Wish you had more counter space? Removable sink covers can go a long ways. At the Annapolis Boat Shows (both power and sail), I noticed that most boats under about 45 feet come with sink covers right from the manufacturer. But don’t despair if a new boat isn’t in your future — the photos below can give you a lot of ideas on how to make your own.
First up, shown above and in several more photos below, is an undermount sink. Now, it’s possible to have an undermount where the side of the sink is flush with the opening in the counter, shown on the left below, or one where the sink has a bit of a lip as on the right. The one where there is a bit of a lip is probably the simplest to make a sink cover for.
The sink itself can be stainless or a Corian-like material, but the lip makes it easy to have a cover that will be totally flush with the counter. Here are photos of a couple:
I particularly liked the ones that had two “half covers” (although these were usually with double sinks and I prefer single) as a nice compromise between gaining counter space and still being able to run water. You could easily make a divided one for a single sink although I didn’t find any to take a photo of.
Okay, so what if you don’t have an undermount sink with a lip? You can still have a cover, although here you have to make some sort of arrangement so that the board will stay in place. Some created a lip on the board, while others simply attached a small strip of the cutting board material or wood towards the edge of all fours sides of the bottom of the cover. You want it to fit snugly. The disadvantage of any of these is that the cover is not flush with the rest of the counter.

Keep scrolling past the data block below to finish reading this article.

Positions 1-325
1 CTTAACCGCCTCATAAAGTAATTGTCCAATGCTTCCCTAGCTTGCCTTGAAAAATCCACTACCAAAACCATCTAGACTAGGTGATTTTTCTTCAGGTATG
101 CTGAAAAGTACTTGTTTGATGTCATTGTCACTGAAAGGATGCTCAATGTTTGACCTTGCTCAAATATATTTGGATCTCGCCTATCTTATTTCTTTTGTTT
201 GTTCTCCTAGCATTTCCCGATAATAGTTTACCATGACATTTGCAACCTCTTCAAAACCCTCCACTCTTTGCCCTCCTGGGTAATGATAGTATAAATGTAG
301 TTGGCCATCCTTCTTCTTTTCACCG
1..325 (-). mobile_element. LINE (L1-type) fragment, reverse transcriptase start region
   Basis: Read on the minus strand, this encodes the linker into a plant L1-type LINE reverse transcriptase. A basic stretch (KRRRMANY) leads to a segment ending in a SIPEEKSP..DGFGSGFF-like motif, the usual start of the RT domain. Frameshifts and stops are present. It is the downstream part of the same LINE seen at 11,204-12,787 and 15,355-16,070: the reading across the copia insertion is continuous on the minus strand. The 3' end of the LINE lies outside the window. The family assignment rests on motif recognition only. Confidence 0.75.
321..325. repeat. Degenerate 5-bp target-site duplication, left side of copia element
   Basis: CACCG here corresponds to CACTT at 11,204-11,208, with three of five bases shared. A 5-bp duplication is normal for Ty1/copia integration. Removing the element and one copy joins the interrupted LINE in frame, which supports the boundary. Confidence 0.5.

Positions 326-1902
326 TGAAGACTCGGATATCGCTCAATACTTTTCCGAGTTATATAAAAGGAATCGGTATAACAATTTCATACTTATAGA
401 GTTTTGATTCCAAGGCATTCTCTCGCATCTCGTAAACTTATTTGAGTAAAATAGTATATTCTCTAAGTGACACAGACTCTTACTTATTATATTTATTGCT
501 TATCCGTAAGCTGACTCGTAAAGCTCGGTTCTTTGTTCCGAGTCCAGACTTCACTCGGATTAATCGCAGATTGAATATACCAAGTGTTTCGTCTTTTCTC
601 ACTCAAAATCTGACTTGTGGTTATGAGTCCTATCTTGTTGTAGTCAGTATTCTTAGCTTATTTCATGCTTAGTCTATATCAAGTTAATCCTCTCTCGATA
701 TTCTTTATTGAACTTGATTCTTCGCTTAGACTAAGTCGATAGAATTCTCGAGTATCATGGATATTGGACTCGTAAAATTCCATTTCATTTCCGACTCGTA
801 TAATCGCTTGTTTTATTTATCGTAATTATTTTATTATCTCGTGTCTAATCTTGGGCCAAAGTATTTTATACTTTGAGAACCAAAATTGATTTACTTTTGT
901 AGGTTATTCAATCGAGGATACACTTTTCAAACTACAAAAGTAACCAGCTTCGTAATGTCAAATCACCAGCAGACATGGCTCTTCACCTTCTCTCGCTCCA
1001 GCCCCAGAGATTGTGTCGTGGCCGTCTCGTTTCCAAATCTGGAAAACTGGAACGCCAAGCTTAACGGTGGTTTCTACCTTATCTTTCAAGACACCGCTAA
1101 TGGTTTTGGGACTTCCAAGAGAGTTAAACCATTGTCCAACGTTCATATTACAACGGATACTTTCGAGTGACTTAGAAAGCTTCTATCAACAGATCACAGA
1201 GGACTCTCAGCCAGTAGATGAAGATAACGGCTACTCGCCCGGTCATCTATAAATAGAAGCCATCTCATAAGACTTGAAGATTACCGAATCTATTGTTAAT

Lin and Larry Pardey’s newsletter coincidentally just featured how Larry made their combination cutting board and sink cover. See it here.
If I had to guess, I’d say that it was about a 50/50 split at the boat show of whether the sink cover could double as a cutting board. If I were making one for myself, I’d definitely opt for making it out of a cutting board material. Everything on a boat should do double duty where possible — and you almost always want to be cutting and chopping near the sink anyway.
Finally, if you are going to make a sink cover, use a reasonably lightweight material. Que Tal’s was beautifully crafted of Formica over 3/4″ plywood with teak trim. It was heavy. Very heavy. And that made it hard to wrestle from its storage position and even harder to put away. Consequently, I rarely used it.
How about you? Do you have a sink cover? Want one? Have things you particularly like or dislike about yours? Leave a note in the comments!